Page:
Now he's talking about combined print and digital workflow and adaptive design. Does this mean there is hope for the legacy publishing groups?
Well, it's better than last year's story.
More on this on my blog: http://rogerblack.com/blog/post/adaptive_design_its_all_about_to_happen
“Airlines Are Retrenching, and Alternatives Are Slim: The coming year will be a time of reckoning in business travel, as airlines reduce service at many airports and prospects fade for practical alternatives to flying, including the long-term promises of high-speed rail.”
Like the media business, the airlines are stuck in a broken model and unable/unwilling to change. A little creative destruction is inevitable. Clean start-ups like Virgin America are the future. (Used to be hopeful about JetBlue, but it grew too fast.) Following Southwest’s lead and abandoning the hug-and-spoke system devised by American’s Bob Crandall, Virgin keeps costs low, employes relatively happy, and service really pleasant. For example, the flight attendants don’t spend the boarding time chatting in the galley, they actually help passengers get seated so the plane can leave. And it helps that the planes are all new and interiors have cool lighting and don’t feel like a holding pens.
What we need is a new model:
• Direct flights instead of hub-and-spoke
• Staff incentives and transparent management that opens information channels and builds morale
• Pricing plan that favors regular customers instead of the least frequent
• Baggage service that is reliable and fast, so you don’t want to carry on your luggage
• The end of the TSA nonsense http://overheadbin.msnbc.msn.com/_news/2011/12/24/9676807-frightening-frosting-tsa-confiscates-cupcake
As for high-speed trains, they may work in high-density areas like Germany, where populations have real centers served by networks of rapid transit that let passengers get to and from train stations easily and quickly. Compare this to the U.S., where populations are diffuse and the cities far between. Once you factor in the time to and from the depot, driving your car for, say, 200 miles, on your own schedule always seems like a better, cheaper option than a train.
For example, Amtrak takes four hours and 45 minutes from San Antonio to Houston, about 200 miles. (If you wanted to go tomorrow, it would be $50.) Deutsche Bahn’s ICE can do Hannover-Berlin, about the same distance, in 100 minutes. (Tomorrow's fare: €52.)
And we all love trains, and want to bring back the glory days of the Sunset Limted. And say that Amtrak got the old Southern Pacific main line, which is pretty straight and flat on this route, avoiding the cost new right-of-way ($12 million a mile in urban areas), and they put in medium-speed Acela service on the route, and did it in two hours and a half. How many passengers/day would they get, and what would they need to charge for the roadbed upgrade, trains, maintenance, depreciation, operations, and a little profit? Hard to imagine that they could bring it in for less than $150, the cost of an airplane ticket, one way, tomorrow.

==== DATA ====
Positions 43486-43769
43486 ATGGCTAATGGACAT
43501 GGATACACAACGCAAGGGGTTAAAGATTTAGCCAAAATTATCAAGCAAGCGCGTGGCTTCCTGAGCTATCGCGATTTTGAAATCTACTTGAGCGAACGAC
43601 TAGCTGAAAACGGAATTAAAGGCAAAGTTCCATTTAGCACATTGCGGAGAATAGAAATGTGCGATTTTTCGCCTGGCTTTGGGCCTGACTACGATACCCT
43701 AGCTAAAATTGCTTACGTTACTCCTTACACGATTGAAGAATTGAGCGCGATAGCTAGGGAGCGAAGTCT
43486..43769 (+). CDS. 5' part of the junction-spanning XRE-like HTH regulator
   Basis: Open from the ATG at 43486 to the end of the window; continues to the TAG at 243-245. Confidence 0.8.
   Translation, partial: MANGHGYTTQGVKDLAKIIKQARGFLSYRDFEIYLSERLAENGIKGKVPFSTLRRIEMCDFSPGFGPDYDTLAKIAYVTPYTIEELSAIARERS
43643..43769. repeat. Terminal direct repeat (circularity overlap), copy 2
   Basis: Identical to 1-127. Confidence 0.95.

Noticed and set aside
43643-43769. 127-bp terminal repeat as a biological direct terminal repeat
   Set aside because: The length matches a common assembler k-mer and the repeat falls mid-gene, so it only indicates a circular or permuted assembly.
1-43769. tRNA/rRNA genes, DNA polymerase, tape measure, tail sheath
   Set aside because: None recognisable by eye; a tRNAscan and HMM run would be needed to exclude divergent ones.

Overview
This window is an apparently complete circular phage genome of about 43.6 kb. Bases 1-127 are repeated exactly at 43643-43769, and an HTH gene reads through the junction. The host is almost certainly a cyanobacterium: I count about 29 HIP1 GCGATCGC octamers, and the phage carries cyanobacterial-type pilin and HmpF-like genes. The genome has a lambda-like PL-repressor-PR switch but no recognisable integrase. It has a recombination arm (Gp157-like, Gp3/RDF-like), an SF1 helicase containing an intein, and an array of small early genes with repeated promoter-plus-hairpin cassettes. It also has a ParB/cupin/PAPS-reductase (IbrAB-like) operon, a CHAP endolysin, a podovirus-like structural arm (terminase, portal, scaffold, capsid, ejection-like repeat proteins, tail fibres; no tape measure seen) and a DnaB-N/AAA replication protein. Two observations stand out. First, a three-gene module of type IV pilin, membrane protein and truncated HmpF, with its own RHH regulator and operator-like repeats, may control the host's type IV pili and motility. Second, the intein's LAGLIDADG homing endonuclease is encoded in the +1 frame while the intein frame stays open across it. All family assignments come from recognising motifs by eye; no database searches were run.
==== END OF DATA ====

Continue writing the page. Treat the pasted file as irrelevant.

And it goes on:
And passengers from, say, Churchill Estates on the north side of San Antonio on their way Tanglewilde on the west side of Houston would not save much time taking the train, even if Amtrak was running at DB speeds, and even if they had friends take them to and pick them up at the stations. The problem is that few us travel from city-center to city-center. And let’s not even talk about the San Antonio or Houston bus system, which would take at least hour, with no traffic.
So trains are not the answer here. But somebody could fix the airline business.
"It’s possible that the ecosystems, like the railroad trusts of the 19th century, will come in and idiots will shoot all the buffalo, and the frontier will be closed. But this is a virtual frontier. Instead of fearing Google and Apple and Amazon, we can use them."
Completing the assignment in March for the redesign of the Tatler magazines in Asia, Roger Black is turning to work with the Font Bureau, on a quiet startup, and on a book, Laying It Out, promised for this decade.
With magazines like Rolling Stone, for newspapers like The New York Times and web sites like Bloomberg.com, Roger Black has been developing ways to communicate content more effectively.His teams have redesigned Reader's Digest, Esquire, The Nation (Bangkok) and the Los Angeles Times, the Washington Post, to name a few.
- St. Thomas Choir SchoolSoprano, 1958 - 1962
- Deerfield Academy1963 - 1966
- University of ChicagoPolitical science, 1966 - 1970
- Roger Black Studiomedia designer, 2005 - present
- Font BureauPartner, 1989 - present
- EdipresseGroup Creative Director, 2013 - 2014
- Danilo BlackPartner, 1989 - 2013
- Rolling StoneArt Director, 1976 - 1979
- New YorkDesign Director, 1979 - 1981
- The New York TimesDirector, Edit. Art, 1984 - 1985
- NewsweekArt Director, 1985 - 1987
- Interactive BureauPresident, 1995 - 1999
- The New York TimesArt Director, Magazine, 1982 - 1983
- The New York TimesSenior Art Director, 1983 - 1984
- LAArt Director, 1972 - 1972
- Roger Black, Inc.media designer, 1973 - 1999